Product - Chapter 4 Product spaces and independence 1 <1>...

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Chapter 4 Product spaces and independence 1. Product measures < 1 > Definition. Let X 1 ,..., X n be sets equipped with sigma-fields A 1 ,..., A n . The set of all ordered n -tuples ( x 1 ,..., x n ) , with x i X i for each i is denoted by X 1 × ... × X n or X i n X i . It is called the product of the { X i } . A set of the form A 1 × ... × A n = { ( x 1 ,..., x n ) X 1 × ... × X n : x i A i for each i } , with A i A i for each i , is called a measurable rectangle . The product sigma-field A 1 ... A n on X 1 × ... × X n is defined to be the sigma-field generated by all measurable rectangles. Remark. Even if n equals 2 and X 1 = X 2 = R , there is is no presumption that either A 1 or A 2 is an interval—a measurable rectangle might be composed of many disjoint pieces. The symbol in place of × is intended as a reminder that A 1 A 2 consists of more than the set of all measurable rectangles A 1 × A 2 . To keep the notation simple, I will mostly consider only measures on a product of two spaces, ( X , A ) and ( Y , B ) . Sometimes I will abbreviate symbols like M + ( X × Y , A B ) to M + ( X × Y ) , with the product sigma- fi eld assumed, or to M + ( A B ) , with the product space assumed. Similarly, M bdd ( A B ) will be an abbreviation for M bdd ( X × Y , A B ) , the vector space of all bounded, real-valued, product measurable functions on X × Y . Suppose µ is a fi nite measure on A and ν is a fi nite measure on B . The next theorem, which is usually called Fubini’s Theorem, asserts existence of a fi nite measure on A B whose integrals can be calculated by iterated integrals with respect to µ and ν . Remember the notation µ x h ( x , y ) for what would be written h ( x , y )µ( dx ) in traditional notation, the integral of h ( · , y ) with respect to µ with y held fi xed. < 2 > Theorem. For finite measures µ and ν , there is a uniquely determined finite measure on A B for which (i) ( A × B ) = A )(ν B ) for each measurable rectangle. Moreover, for each h in M bdd ( A B ) ,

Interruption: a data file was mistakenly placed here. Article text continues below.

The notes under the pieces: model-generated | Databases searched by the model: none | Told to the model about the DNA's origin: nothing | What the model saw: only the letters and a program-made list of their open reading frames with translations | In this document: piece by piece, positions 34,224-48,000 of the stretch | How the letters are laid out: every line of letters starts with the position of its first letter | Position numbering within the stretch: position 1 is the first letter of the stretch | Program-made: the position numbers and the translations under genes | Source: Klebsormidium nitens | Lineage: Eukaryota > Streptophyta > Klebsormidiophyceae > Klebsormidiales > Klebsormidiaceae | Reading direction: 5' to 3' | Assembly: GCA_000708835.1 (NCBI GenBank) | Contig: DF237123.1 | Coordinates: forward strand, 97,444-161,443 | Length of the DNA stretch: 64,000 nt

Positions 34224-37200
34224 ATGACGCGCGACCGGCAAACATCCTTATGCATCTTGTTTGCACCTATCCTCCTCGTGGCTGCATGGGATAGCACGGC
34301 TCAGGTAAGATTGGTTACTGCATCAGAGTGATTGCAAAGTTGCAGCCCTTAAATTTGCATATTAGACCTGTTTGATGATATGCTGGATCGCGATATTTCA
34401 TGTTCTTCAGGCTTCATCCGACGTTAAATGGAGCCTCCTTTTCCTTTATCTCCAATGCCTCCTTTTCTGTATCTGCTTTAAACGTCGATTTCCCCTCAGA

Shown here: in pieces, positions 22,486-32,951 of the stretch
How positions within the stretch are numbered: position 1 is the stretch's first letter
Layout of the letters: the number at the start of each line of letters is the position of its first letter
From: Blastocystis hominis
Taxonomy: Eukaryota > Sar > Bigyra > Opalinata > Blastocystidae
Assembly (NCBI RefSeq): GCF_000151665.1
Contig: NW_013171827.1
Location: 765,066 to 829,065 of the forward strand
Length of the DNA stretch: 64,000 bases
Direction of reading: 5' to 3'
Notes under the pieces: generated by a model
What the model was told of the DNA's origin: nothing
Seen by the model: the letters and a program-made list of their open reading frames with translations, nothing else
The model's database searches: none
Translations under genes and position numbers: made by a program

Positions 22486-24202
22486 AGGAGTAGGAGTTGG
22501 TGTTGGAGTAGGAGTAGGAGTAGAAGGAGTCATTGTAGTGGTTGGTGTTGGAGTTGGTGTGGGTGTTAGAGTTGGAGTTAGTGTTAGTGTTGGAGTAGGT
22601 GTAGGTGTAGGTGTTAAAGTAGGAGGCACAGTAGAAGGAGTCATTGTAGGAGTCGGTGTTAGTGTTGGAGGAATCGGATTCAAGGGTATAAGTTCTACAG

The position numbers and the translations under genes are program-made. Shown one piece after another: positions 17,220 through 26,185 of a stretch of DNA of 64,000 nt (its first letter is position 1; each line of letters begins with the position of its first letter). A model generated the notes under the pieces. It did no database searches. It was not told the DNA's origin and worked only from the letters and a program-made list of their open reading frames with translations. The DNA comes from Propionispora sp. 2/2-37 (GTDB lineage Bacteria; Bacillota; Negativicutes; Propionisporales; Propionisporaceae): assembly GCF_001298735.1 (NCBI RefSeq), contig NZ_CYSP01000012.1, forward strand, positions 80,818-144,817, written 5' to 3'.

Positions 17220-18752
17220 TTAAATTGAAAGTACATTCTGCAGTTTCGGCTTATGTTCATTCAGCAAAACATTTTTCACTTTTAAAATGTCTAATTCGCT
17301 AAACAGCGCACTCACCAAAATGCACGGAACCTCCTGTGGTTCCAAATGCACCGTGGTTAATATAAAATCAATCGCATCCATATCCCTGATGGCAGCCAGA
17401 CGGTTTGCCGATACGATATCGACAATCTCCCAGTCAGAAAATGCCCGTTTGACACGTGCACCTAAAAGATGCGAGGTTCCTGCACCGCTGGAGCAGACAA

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78 Chapter 4: Product spaces and independence (ii) the map x h ( x , y ) is A -measurable for each fixed y and the map y h ( x , y ) is B -measurable for each fixed x (iii) the map x ν y h ( x , y ) is A -measurable and the map y µ x h ( x , y ) is B -measurable (iv) µ x ( ν y h ( x , y ) ) = ν y ( µ x h ( x , y ) ) (v) the common value in (iv) is equal to h Remark. Properties (ii) and (iii) are necessary requirements for the iterated integrals in (iv) to make sense. Proof . The method of proof is a case study in the use of the generating class argument for λ -spaces, as developed in Section 2.11 . The main idea is to de fi ne the measure by means of the iterated integral Write H for the set of all functions h in M bdd ( A B ) for which (ii), (iii), and (iv) hold. It is very easy to check that H is a λ -space. For example, if h n H and h n h with h bounded then, by Monotone Convergence (for increasing sequences bounded from below by an integrable function), ν y h ( x , y ) = lim n →∞ ν y h n ( x , y ) , which establishes property (iii) for h . Similarly, four appeals to Monotone Convergence lead from the equality of iterated integrals for each h n
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